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lies on the south bank of the River Blyth, a short ferry ride across from Southwold. It is tucked away at the end of the B1387, amidst a thousand acres of coast, heath and marshland listed as an Area of Outstanding Natural Beauty.
The ferry, which transports people across the Blyth in the summer months, is rowed by the fifth generation of the same family.
There is also a foot and cycle path where the old railway ran across the Baileybridge - but the only way by car to Southwold is back up to the A12 and through Blythburgh, making a trip of some seven miles.
Walberswick was a busy port trading in fish, cheese, corn, bacon and timber from as early as the 13th century right up to the First World War. Over the 15th and 16th centuries, the village has had three churches in succession. The surviving one, St Andrew's, is tucked into the old ruins of a much larger church, which demonstrates vividly how prosperous the village must once have been. Silt and the ever-changing coastline caused the decline of fishing and trading; and today's village is growing increasingly concerned about its existing sea defences.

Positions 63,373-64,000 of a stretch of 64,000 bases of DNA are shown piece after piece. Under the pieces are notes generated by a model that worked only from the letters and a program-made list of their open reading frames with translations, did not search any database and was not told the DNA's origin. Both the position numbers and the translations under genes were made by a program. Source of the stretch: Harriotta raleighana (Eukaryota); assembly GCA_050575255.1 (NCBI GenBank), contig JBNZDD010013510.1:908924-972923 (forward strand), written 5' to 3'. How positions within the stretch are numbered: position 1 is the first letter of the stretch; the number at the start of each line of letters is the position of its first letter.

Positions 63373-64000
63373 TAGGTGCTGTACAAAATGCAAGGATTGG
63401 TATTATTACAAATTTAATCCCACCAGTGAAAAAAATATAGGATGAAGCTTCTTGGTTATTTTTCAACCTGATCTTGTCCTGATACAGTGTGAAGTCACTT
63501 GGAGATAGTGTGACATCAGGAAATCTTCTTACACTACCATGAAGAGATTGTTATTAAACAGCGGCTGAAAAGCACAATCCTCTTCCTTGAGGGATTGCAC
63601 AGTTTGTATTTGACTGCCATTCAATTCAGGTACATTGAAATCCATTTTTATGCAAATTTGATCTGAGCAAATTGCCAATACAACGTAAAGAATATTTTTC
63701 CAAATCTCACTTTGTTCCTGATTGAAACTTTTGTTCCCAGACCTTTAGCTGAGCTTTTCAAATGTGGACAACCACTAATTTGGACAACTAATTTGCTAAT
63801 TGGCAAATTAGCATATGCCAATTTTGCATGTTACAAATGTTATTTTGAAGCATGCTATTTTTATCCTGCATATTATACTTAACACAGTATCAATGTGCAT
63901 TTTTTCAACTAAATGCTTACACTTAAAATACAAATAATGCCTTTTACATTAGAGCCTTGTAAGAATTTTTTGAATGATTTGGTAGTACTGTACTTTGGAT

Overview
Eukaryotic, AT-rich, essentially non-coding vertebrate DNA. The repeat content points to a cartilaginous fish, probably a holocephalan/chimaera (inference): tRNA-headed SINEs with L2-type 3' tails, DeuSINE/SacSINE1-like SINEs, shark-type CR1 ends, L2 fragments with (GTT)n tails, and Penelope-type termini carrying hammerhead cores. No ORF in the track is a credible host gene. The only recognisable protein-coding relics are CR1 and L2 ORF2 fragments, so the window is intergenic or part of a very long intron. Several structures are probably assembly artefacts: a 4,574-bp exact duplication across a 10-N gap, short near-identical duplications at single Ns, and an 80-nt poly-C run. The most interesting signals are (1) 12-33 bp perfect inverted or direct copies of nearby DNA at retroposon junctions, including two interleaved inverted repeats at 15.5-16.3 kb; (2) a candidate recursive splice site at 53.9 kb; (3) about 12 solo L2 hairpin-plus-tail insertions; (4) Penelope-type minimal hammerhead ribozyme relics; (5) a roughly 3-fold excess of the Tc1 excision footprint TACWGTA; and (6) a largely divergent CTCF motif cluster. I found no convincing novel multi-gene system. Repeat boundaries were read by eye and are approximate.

In the 19th century, the romantic ruins, the pretty village, the river, the beach, the surrounding marshes and the open skies attracted many artists - the most well known probably being Philip Wilson Steer and Charles Rennie Mackintosh. There is still a thriving artistic community whose members exhibit regularly in the village and some of the better known galleries further afield.
The village attracts summer visitors and nearly half the houses are holiday homes.There are several shops and galleries; there are tearooms and two pubs. Crabbing is a popular past-time. The summer fête on the Village Green is always well attended and gives generous support to St Andrew's Church and the Village Hall.
Paintings from the Walberswick Scroll by J Doman Turner © Walberswick Parish Council